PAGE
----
The iPhone 12 builds on what Apple has always done. That takes a bunch of overexposed images, and now an under-exposed image that lets in 27 per cent more light. The iPhone then uses its processing power and neural engine (AI) to produce a beautiful image that you see on your phone. All of this happens almost-instantly, as soon as you press the capture button.
Apple has done a lot of work on improving this side of smartphone photography. The 12 users improved AI technology to make your images look better – using Smart HDR 3 and Deep Fusion.
The updated device does the sort of thing iPhone has been doing for the past several years, but better. Specific examples are features like improving the lighting on a subject’s face, or reducing the noise in a clear blue sky. And many many more.
In the real world, you’ll struggle to notice a massive difference between the 11 and 12 for a normal photo in normal lighting. However, the iPhone 12 does open up the possibility to capture better images in more extreme lighting scenarios. This is the most noticeable progress and is clearly where Apple has set its long-term goal: better photography in more scenarios is good.
Video also gets a boost. The iPhone 12 can now shoot 4K 10-bit HDR video, with Dolby Vision. This makes the iPhone 12 (and 12 Pro devices) the first smartphones to directly record in Dolby Vision.
It’s a really solid upgrade, and a welcome one, but it’s also a bit too high end for what most people need, most of the time. Which puts it in an odd place because anyone who wants to use their Apple smartphone for creating serious video content should be looking at the 12 Pro devices instead. What this means is that the iPhone 12 has a camera that’s capable of creating videos that are way too good for most people’s needs (most of the time).
That Super Retina XDR display 👌
The first, and easiest, observation here is that it looks fantastic. I love it, and you’re going to love it too.
The iPhone 12 now joins the Pro devices with a beautiful OLED panel – that brings higher resolutions, better contrast at a 2,000,000-to-1 contrast ratio which allows the iPhone 12 to better create true blacks on screen.
It’s also a belter for watching content on too (if small-screen entertainment is your thing). That’s because the 12 is capable of hitting 1200 nits peak brightness. Which means the iPhone 12 is nearly twice as bright as the iPhone 11 when viewing HDR photos or videos (thanks to the Super Retina XDR display).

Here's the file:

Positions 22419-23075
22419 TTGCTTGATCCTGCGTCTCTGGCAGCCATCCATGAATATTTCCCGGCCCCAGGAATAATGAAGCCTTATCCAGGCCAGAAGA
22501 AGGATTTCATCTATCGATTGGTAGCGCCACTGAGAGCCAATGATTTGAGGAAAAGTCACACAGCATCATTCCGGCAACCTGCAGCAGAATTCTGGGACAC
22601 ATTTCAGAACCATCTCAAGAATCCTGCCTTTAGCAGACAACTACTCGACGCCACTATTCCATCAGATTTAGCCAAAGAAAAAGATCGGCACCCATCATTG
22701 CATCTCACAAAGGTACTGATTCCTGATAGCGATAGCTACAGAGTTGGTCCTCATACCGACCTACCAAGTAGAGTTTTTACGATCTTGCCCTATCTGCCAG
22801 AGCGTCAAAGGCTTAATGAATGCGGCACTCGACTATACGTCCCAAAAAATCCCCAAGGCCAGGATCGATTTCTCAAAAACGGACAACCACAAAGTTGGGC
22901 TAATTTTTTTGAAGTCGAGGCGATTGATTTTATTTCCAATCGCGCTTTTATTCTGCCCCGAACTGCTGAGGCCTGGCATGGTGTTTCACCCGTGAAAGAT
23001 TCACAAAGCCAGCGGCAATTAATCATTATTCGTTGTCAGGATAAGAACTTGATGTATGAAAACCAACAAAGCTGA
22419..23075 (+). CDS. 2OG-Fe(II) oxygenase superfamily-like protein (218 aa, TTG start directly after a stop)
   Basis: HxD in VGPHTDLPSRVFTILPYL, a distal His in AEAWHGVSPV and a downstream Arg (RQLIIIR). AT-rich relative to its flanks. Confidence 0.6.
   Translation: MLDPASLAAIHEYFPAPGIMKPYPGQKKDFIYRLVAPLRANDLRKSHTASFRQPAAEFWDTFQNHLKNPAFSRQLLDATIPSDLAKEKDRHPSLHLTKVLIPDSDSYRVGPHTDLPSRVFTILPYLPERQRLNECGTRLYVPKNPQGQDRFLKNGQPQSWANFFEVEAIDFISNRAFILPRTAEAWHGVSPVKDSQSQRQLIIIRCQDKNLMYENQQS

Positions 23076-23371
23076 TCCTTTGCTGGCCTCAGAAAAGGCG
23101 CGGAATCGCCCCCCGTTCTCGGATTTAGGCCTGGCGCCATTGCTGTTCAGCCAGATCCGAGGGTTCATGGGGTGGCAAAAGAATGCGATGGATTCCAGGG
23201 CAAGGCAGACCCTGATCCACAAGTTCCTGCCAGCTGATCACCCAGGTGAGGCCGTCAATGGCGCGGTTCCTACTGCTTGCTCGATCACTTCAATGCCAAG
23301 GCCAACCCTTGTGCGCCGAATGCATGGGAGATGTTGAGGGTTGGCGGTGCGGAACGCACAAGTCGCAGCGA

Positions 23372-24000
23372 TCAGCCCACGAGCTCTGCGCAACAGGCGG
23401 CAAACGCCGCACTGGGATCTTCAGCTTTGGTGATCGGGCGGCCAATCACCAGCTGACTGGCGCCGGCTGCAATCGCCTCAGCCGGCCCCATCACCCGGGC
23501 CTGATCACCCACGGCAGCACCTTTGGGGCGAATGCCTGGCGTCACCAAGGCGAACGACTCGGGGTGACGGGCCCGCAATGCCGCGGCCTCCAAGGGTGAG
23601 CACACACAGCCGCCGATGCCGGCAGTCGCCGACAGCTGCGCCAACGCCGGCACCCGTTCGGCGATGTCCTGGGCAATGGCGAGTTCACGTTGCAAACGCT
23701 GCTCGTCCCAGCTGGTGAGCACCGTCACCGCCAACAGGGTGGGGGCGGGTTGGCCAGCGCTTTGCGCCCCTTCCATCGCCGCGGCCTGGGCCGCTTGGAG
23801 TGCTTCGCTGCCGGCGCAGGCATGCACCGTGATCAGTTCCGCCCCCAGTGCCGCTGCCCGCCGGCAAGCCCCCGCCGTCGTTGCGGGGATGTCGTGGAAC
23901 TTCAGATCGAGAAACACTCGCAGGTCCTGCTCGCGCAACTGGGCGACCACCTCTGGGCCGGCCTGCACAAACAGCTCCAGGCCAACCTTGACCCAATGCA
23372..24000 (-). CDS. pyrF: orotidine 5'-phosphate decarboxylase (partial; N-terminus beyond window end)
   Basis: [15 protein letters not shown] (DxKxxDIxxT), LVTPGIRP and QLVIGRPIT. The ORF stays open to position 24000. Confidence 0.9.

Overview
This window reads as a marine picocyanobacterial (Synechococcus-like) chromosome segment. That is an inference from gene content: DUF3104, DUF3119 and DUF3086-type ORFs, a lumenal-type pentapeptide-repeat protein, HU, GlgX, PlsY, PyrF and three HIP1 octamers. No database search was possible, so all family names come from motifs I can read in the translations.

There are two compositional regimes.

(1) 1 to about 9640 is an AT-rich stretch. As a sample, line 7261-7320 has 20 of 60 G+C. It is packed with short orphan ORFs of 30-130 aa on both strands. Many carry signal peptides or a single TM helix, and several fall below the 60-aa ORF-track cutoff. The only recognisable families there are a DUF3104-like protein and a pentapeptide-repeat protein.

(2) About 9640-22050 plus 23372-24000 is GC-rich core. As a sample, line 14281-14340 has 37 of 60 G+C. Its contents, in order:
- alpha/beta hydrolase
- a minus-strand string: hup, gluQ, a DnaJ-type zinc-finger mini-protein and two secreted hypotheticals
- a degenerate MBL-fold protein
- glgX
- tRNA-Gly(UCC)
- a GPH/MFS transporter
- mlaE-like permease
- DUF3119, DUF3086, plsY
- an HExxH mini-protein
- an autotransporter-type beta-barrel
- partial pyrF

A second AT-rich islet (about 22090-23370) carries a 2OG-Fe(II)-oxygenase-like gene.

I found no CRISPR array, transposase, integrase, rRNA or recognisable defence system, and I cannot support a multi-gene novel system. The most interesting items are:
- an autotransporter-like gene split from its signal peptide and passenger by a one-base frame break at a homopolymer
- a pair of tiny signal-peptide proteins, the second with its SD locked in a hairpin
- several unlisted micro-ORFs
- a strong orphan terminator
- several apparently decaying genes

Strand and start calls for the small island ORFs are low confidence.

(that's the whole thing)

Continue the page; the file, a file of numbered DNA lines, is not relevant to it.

This upgrade, I suspect, is the main reason Apple is charging an extra NZ$150 for the iPhone 12 (compared to the iPhone 11’s launch price). And it’s totally worth it.
No wall charger and no Earbuds in the box
Okay, let’s talk about the thing you don’t get. Apple has removed the wall charger from all iPhone 12 boxes. Should you care? That depends.
On the one hand, it’s not a massive deal if you’re upgrading from an older iPhone, because the phone uses the same lightning charger iPhones have used since 2012.
The niggly thing is that the cable that comes in the box is a USB-C to Lightning cable, and a sizeable chunk of people will only have a wall charger that’s USB-A, not -C. There’s a small piece of good news here though: Apple has dropped the price of its 20W USB-C Power Adapter to NZ$19.
There is a silver lining to all this; it’s not just Apple being d*cks hoping to make an extra NZ$19 from the section of customers who don’t already have a USB-C wall charger. The environmental reasons are compelling.
Apple says the removing of wall chargers from the iPhone box will cut over 2 million metric tons of carbon emissions each year, which is the equivalent of removing 450,000 cars from the road each year. It’s a move that I suspect will lead to other manufacturers following almost immediately. It’s also a move that only Apple could get away with, and sell as a good thing to customers.
Oh, there’s no EarBuds in the box either. They won’t by missed by anyone.
About that MagSafe charger…
While we’re on the subject of charging, Apple also launched its new MagSafe charger alongside the iPhone 12 devices. This name is a little confusing because there’s nothing “safe” about the iPhone MagSafe chargers like they’re older MacBook siblings that featured “a magnetic DC connector that ensures your power cable will disconnect if it experiences undue strain”. No, if you catch your foot, or whatever, in this cable, the magnet is strong enough to take your iPhone 12 flying with it.
Anyway, I digress. The MagSafe charger is a pretty good accessory. It attaches magnetically to the back of your iPhone 12 with a satisfying clunk, and chargers your phone reasonably quickly.
The important thing to remember here is that wireless charging is a lot slower, and wasteful than traditional wired charging. And while this MagSafe charger has 15W on its label, you’re probably not going to be charging your phone wirelessly at that speed.
However, Apple is confident that the work it has done with wireless charging technology is an improvement on the industry standard. So, yes, this is a good thing as it represents a step in the right direction for wireless charging. But it’s also a step in the direction of a future iPhone without a traditional charging port. And I’ve not made up my mind on how I feel about that yet.
iPhone 12 Verdict
This is a classic Apple smartphone upgrade; everything on the iPhone 12 is familiar, but better.
If, like me, you have been using an iPhone 11 for the past year, you won’t notice a huge huge difference here – more that things just feel a lot nicer. And cleaner. And flat edgier. But you probably won’t need to upgrade.
If, however, you’re using a phone that’s a bit older and is starting to feel tired and an upgrade is due- then this is an easy phone to recommend. It does everything you could need from a smartphone and in some departments (camera and screen) a bit more.